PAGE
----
Needlestick injuries a safety hazard among home-care nurses, study finds
Home-care nurses experience nearly 10,000 needlestick-type injuries per year, according to estimates from a report from Columbia University's Mailman School of Public Health.
Home- and community-based care services are growing. Increasingly, patients being seen at home have complex health problems that require extensive nursing care, according to the report. Stress and risk factors not typically associated with facility-based nursing care, such as cigarette smoke, unsanitary conditions, vermin and in some cases domestic violence, led to an increased rate of needlestick injuries. A total of 700 New York-based nurses were surveyed for the report. When all the results were factored, researchers found the rate of needlestick injuries among home health RNs was 7.6 per 100 nurses.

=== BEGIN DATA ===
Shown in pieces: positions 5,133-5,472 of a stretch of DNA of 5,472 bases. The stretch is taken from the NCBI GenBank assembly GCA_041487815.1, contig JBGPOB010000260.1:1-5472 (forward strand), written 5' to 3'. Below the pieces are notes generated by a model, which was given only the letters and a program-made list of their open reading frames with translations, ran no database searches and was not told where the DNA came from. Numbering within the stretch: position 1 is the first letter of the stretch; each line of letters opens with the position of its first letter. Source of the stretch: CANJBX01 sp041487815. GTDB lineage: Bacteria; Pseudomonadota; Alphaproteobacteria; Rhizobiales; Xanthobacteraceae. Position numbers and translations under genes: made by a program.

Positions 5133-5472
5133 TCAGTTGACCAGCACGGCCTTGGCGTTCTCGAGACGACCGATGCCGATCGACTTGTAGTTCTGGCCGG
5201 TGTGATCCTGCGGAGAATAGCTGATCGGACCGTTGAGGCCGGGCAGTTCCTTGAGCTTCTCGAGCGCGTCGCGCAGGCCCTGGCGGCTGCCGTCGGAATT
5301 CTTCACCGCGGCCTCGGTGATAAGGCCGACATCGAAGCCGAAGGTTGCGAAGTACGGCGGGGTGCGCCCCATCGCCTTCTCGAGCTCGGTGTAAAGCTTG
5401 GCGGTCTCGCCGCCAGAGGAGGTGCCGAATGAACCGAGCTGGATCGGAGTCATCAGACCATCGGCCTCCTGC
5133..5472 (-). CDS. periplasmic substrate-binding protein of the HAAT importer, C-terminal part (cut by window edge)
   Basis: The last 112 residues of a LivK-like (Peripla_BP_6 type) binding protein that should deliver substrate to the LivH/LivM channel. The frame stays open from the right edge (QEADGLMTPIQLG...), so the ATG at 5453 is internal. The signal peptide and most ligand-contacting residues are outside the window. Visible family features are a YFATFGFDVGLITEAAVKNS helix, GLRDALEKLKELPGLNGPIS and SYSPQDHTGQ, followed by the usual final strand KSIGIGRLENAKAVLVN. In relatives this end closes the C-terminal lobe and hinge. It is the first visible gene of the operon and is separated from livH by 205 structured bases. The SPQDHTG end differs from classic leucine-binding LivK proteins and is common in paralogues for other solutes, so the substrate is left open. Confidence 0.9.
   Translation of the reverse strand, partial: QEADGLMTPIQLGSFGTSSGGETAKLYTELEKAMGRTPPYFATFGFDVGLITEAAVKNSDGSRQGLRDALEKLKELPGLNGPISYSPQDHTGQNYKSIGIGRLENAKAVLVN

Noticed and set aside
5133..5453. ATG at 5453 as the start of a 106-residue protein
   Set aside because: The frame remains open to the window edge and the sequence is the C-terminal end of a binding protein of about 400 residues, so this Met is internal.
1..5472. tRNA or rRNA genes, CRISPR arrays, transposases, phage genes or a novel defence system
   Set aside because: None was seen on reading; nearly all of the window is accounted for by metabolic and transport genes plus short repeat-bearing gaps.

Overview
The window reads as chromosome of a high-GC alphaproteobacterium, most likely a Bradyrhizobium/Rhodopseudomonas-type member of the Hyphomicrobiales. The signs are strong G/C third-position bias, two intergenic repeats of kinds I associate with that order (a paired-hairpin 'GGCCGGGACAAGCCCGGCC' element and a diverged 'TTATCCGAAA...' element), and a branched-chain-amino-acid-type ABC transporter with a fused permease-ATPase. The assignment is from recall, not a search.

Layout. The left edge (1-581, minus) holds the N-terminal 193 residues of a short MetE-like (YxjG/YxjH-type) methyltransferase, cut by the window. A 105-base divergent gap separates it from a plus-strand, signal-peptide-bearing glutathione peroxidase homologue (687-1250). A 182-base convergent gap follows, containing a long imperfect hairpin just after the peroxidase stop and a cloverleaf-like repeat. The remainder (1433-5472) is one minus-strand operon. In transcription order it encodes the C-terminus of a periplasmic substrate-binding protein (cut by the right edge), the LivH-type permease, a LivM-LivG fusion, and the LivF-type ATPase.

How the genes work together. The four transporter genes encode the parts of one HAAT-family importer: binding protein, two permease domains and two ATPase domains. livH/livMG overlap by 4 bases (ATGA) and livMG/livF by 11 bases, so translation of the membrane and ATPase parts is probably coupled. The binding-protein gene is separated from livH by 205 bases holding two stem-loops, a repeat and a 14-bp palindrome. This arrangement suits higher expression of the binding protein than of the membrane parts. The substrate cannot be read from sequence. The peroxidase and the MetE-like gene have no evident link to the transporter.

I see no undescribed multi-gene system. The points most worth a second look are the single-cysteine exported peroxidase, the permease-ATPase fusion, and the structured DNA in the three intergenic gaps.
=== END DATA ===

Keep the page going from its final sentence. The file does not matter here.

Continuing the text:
Roughly 1.3 million people work in the home health field, including approximately 125,000 RNs. Researchers say that health and safety conditions in home health settings are largely unregulated, and few studies have focused on the potential risks to home health workers. The report, "The Prevalence and Risk Factors for Percutaneous Injuries in Registered Nurses in the Home Health Care Sector," appears in the September 2009 issue of American Journal of Infection Control.